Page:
© Digitised Sky Survey (DSS); Second Palomar Observatory Sky Survey (POSS-II)

NGC 253 is well placed

Dominic Ford, Editor
From the Deep Sky feed

Objects: NGC253
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The Sculptor Galaxy NGC 253 (mag 8.0) will be well placed in the evening sky in coming weeks. On 3 October it will reach its highest point in the sky at around midnight local time, and on subsequent evenings it will culminate four minutes earlier each day.

From Ashburn , it is visible between 23:35 and 02:44. It will become accessible around 23:35, when it rises to an altitude of 21° above your south-eastern horizon. It will reach its highest point in the sky at 01:09, 25° above your southern horizon. It will become inaccessible around 02:44 when it sinks below 21° above your south-western horizon.

At a declination of 25°17'S, it is easiest to see from the southern hemisphere but cannot be seen from latitudes much north of 44°N.

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At magnitude 7.1, NGC253 is quite faint, and certainly not visible to the naked eye, but can be viewed through a pair of binoculars or small telescope.

The position of NGC253 is as follows:

Object Right Ascension Declination Constellation Magnitude Angular Size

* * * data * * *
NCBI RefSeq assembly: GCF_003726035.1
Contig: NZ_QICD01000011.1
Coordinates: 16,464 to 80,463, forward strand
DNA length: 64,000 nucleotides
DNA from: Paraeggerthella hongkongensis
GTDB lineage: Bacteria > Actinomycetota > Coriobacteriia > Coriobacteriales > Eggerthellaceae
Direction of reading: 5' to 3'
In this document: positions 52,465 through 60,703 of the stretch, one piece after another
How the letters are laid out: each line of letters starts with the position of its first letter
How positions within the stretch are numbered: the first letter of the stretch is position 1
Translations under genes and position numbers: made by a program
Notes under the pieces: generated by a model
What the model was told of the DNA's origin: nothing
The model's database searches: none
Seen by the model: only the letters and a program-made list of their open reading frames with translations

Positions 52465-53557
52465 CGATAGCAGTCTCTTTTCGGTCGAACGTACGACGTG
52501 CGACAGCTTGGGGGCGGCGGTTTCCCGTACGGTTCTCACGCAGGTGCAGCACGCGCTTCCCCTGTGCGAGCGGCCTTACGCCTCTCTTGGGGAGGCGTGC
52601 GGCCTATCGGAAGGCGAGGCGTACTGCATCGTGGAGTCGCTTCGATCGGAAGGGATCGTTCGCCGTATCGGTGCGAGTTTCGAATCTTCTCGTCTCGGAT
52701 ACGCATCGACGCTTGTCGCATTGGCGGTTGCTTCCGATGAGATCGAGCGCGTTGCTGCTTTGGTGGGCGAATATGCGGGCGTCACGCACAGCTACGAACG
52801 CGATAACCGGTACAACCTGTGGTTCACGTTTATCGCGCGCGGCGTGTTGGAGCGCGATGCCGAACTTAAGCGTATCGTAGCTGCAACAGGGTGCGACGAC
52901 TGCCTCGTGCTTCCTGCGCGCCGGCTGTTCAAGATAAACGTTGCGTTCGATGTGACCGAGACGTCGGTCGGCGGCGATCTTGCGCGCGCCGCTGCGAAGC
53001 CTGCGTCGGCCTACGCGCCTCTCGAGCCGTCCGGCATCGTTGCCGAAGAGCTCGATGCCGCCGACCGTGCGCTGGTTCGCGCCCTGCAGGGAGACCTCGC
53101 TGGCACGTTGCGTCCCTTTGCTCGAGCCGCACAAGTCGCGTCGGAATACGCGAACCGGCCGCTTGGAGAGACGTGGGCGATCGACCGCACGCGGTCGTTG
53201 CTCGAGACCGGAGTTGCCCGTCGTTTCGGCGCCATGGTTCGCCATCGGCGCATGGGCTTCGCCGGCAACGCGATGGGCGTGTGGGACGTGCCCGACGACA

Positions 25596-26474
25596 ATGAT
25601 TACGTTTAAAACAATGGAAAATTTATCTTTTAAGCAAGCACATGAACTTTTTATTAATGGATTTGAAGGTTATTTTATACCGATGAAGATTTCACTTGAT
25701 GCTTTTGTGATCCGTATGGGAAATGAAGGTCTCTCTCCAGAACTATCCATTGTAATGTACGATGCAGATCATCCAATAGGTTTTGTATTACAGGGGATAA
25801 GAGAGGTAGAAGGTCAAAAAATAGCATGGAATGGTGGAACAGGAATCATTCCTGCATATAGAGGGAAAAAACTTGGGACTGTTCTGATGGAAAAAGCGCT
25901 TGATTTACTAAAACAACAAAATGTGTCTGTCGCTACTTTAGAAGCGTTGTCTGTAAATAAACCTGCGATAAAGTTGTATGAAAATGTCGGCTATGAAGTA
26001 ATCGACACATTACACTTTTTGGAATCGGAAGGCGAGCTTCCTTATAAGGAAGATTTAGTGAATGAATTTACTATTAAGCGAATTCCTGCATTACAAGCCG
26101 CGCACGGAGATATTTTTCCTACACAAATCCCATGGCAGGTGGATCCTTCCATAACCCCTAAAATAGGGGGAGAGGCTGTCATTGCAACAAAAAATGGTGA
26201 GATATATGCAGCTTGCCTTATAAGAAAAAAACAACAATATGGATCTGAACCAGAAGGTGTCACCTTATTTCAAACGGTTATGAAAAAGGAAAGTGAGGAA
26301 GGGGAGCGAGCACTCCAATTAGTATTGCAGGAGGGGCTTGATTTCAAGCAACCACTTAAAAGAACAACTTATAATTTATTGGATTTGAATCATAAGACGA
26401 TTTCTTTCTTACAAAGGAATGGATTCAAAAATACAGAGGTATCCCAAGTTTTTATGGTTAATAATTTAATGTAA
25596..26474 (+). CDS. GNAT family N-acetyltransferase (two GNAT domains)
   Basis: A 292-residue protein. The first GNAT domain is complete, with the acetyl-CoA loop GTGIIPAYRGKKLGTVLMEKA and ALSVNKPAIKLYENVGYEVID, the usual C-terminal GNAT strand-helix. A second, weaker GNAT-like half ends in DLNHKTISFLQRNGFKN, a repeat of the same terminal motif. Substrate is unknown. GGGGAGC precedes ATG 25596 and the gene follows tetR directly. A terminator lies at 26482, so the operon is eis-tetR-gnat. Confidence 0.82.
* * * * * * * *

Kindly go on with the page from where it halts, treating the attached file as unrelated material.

NGC253 00h47m30s 25°17'S Sculptor 7.1 0'00"

The coordinates above are given in J2000.0.

The sky on 03 Oct 2022

The sky on 03 October 2022
Twilight ends
Twilight begins

8-day old moon
Waxing Gibbous


8 days old

Rise Culm. Set
Mercury 05:47 11:59 18:11
Venus 06:40 12:41 18:41
Moon 15:28 20:04 00:43
Mars 22:19 05:41 13:03
Jupiter 18:32 00:34 06:35
Saturn 16:37 21:44 02:52
All times shown in EDT.


The circumstances of this event were computed using the DE430 planetary ephemeris published by the Jet Propulsion Laboratory (JPL).

This event was automatically generated by searching the ephemeris for planetary alignments which are of interest to amateur astronomers, and the text above was generated based on an estimate of your location.

Image credit

© Digitised Sky Survey (DSS); Second Palomar Observatory Sky Survey (POSS-II)






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